\documentclass[a4paper,12pt]{article}
\begin{document}
\parindent=0pt
QUESTION In each of the following case state whether or not the
function $f$ of the complex variable $z=x+iy$ is (i) continuous,
(ii) differentiable at $z=0$ and give a brief justification for
each answer.
\begin{description}
\item[(a)]
$f(z)=|z|$,
\item[(b)]
$f(z)=xy$
\item[(c)]
$f(z)=\frac{x^2-y^2}{x^2+y^2}$ for $z\neq0$ and $f(0)=1.$
\item[(d)]
$f(z)=\frac{\sinh z}{z},\ z\neq 0$ and $f(0)=1$.
\end{description}
ANSWER
\begin{description}
\item[(a)]
Continuous at 0 as $\lim_{z\to0}|z|=0(=|0|)$. Not differentiable
at 0 as $\lim_{h\to 0}\frac{|h|-|0|}{h}=\frac{|h|}{h}$ and this
means that the limit does not exist as it depends on the path we
use to reach zero.
\item[(b)]
Continuous at 0(same reasons as in (a).) Is is differentiable at 0
as the Cauchy-Riemann equations hold at 0, and the partial
derivatives exist in a neighbourhood of 0 and are continuous
there. (Theorem 3.3)
\item[(c)]
Change to polar coordinates, $x=r\cos \theta, y=r\sin\theta$. Then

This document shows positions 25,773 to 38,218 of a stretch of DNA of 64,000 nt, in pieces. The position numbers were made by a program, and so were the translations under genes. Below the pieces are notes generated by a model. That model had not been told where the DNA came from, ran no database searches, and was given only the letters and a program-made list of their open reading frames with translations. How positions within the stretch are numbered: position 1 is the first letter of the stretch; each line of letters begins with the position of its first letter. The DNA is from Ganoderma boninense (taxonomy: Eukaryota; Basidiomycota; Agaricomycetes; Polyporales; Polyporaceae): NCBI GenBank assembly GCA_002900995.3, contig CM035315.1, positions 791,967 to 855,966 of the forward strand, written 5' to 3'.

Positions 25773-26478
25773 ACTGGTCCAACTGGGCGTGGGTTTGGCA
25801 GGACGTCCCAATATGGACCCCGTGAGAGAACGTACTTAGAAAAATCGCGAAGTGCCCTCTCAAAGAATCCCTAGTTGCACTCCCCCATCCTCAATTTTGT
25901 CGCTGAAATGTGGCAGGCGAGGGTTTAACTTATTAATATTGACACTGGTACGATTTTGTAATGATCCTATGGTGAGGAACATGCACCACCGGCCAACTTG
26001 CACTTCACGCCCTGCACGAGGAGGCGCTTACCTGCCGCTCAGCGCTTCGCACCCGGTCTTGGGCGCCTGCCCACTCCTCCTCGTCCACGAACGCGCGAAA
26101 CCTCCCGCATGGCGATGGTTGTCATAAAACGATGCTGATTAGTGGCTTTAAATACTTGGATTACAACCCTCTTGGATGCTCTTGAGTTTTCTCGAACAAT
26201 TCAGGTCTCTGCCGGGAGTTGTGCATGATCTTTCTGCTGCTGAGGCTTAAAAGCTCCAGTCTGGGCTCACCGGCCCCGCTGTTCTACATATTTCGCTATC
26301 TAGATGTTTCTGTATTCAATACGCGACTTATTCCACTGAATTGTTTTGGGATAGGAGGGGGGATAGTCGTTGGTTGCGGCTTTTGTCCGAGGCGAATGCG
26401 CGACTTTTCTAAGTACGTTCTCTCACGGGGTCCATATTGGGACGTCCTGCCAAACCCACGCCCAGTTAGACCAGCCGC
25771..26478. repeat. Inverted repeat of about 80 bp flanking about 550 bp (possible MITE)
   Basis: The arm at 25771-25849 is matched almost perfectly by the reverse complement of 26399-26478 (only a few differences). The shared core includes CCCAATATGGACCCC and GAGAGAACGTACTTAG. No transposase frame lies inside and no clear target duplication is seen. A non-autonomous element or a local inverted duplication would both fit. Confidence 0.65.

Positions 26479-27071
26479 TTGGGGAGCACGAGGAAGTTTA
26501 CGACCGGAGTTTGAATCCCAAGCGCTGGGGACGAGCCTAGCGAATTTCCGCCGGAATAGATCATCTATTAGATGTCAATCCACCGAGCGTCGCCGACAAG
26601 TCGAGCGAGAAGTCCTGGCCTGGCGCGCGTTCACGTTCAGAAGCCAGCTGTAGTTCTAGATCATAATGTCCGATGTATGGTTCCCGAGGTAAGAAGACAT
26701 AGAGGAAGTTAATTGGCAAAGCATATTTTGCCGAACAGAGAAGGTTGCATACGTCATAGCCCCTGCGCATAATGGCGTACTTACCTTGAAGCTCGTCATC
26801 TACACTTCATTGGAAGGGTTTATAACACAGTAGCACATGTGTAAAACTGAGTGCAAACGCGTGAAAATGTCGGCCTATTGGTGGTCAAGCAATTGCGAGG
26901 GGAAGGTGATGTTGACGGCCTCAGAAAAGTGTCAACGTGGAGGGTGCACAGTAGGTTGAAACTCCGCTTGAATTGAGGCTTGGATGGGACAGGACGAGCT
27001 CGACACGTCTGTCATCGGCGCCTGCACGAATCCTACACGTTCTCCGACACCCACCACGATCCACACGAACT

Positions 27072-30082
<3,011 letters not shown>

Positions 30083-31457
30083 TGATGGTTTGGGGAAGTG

$f(z)=\cos 2\theta$. Hence not continuous and hence not
differentiable at 0.
\item[(d)]
It is easy to see that L'h\^{o}pital's rule applies in complex
variables as the same proof as in real variables holds and this
shows that $f$ is continuous at ). It is differentiable at 0 for
reasons that will be apparent later in the course. However, you
could just use the definition and then we have to examine
$\lim_{z\to0}\frac{f(z)-f(0)}{z}$. This is equal to $\lim_{z\to
0}\frac{\sinh z-z}{z^2}$, and you can find this (and prove it
exists) by using L'H\^{o}pital twice. You also need to show that
the partial derivatives of $f$ exist in a neighbourhood of 0 and
are continuous there.
\end{description}
\end{document}